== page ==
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Topic: Bitlash 1.1 is available for download... (Read 3 times) previous topic - next topic



Bitlash 1.1 is available for download at http://bitlash.net

Bitlash is an interactive command shell and application environment for Arduino.  It implements a C-like language that can run from macros stored in EEPROM.

This release makes it Really Easy to add your C code as a Bitlash function.  If you follow a few rules for setting up your function, you can wrap it in Bitlash without having to write a line of parsing code. You get all the parsing, macros, printing, and the rest of the runtime library for free.  Read more about the user functions facility at http://bitlash.net/wiki/userfunctions and see the new examples in the Bitlash 1.1 distribution.

There are also new functions inb() and outb() for access to the AVR registers from Bitlash code.  More on the Functions page: http://bitlash.net/wiki/functions

This version is tested with the recently-released Arduino 0018 IDE and works with 0017 as well.

Finally, there's a blog post at http://entropymouse.com with a complete walkthrough of the servo example, showing how add a user function to drive multiple servos with time-driven state machines in Bitlash.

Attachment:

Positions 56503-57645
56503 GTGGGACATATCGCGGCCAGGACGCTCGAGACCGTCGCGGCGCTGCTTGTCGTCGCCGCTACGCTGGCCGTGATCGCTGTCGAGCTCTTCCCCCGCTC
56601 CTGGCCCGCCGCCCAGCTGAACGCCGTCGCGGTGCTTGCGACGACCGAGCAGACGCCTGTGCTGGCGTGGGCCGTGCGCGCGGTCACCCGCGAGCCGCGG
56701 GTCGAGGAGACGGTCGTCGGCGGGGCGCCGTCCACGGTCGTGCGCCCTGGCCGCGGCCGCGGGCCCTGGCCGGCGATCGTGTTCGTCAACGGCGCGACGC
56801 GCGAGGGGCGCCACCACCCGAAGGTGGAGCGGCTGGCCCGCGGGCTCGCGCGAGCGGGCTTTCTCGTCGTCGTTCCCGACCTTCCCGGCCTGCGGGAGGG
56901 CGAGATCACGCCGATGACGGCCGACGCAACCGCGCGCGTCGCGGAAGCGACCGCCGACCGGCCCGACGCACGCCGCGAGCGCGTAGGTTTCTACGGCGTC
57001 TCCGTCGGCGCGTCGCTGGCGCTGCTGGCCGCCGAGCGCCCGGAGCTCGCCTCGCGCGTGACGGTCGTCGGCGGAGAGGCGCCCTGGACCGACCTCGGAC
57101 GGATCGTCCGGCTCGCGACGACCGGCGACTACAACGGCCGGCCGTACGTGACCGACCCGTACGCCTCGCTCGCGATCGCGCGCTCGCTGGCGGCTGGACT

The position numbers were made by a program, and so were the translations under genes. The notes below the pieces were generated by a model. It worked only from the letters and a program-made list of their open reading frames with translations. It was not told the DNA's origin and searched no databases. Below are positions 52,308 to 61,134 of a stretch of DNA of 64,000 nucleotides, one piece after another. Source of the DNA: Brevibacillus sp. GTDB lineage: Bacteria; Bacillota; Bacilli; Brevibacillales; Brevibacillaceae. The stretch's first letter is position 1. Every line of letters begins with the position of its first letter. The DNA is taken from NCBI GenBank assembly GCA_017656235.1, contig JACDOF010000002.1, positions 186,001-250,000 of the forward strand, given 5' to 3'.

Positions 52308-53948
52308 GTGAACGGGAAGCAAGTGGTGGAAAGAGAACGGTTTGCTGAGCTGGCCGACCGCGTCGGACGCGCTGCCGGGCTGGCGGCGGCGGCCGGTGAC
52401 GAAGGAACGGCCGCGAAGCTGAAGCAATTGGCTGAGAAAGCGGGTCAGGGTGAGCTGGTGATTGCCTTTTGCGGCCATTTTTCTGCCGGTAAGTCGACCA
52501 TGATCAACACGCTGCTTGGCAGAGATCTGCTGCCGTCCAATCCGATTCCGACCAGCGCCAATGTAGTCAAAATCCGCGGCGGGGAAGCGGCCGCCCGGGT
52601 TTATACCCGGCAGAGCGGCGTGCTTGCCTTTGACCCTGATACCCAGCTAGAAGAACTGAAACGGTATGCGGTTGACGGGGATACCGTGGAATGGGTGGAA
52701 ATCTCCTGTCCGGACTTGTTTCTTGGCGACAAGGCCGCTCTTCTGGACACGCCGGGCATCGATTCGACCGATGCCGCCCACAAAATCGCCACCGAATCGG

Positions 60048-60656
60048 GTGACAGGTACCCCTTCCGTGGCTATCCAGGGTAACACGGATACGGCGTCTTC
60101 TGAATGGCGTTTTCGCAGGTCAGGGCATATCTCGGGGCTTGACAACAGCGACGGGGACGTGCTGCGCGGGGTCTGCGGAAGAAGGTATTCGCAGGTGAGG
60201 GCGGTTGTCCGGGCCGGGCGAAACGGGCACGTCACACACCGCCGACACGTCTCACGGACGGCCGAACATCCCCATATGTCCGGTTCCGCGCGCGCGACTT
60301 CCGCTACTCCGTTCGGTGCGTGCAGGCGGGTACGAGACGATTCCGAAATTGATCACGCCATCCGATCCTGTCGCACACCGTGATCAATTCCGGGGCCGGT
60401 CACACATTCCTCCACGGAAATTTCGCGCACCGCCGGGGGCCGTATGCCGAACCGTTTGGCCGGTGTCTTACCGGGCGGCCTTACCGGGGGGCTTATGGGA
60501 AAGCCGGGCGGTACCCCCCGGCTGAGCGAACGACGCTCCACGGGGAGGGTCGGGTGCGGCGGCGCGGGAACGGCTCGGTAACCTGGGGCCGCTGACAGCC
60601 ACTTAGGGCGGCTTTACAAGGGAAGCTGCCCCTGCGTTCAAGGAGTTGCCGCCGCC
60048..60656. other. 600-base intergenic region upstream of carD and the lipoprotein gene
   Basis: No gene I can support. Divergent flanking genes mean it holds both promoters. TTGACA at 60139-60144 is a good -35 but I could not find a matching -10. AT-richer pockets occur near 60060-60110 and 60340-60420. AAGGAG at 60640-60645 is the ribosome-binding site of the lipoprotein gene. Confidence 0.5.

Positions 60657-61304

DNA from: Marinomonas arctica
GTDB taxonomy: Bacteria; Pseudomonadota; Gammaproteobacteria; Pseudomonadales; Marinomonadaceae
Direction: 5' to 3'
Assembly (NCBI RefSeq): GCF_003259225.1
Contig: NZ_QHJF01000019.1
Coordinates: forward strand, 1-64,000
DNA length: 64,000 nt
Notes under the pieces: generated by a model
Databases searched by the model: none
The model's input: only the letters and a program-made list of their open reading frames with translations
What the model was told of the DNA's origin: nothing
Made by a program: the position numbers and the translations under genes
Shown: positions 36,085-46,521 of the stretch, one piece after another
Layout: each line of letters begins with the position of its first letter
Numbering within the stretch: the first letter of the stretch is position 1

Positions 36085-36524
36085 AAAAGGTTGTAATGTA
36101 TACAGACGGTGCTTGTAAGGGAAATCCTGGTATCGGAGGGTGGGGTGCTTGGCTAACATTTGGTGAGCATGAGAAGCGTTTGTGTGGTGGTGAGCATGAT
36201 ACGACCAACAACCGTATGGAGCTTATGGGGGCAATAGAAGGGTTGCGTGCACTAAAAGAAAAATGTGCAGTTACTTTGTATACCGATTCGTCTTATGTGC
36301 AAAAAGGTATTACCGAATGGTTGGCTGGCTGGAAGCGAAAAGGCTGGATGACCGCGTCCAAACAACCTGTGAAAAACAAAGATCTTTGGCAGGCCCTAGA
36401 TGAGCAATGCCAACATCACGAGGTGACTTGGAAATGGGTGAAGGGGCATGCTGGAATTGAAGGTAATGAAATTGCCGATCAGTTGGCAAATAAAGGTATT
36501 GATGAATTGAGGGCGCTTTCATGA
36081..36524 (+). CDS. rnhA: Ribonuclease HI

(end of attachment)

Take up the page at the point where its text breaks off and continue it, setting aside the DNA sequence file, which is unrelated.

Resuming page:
Happy hacking!



Feb 04, 2010, 12:31 am Last Edit: Feb 04, 2010, 12:33 am by eried Reason: 1
Thanks :)

PS: I liked the old website a bit more :D
My website: http://ried.cl



Are you able to plan when bitlash can be compatible with xduino or mapple i.e stm32 board.
This board are much more powerfull and fast than arduino and IDE start to work.

What do you think about using such board for bitlash and do you think a year can seems a reasonable delay to achieve such a goal ?


I think using such a board for Bitlash is a great idea and would be very practical.  One issue that would need to be addressed is the question of what to use in place of the AVR EEPROM for macro storage.  Perhaps an SPI eeprom...

Bitlash is written to be very portable, and the source is open so anyone who pleases can take on a project like this.   Bringing up the core on a new chip or platform is usually only a couple days' work, mainly involving thinking through differences like EEPROM, pin mapping, pin configuration models, etc.  In this case, since the proposed platform has more generous resources, there would be less struggle with code size.

If someone is sufficiently motivated to take on such a port I am happy to provide support, both moral and technical.  For an expert in the platform it would be a short slide of compiler bashing.



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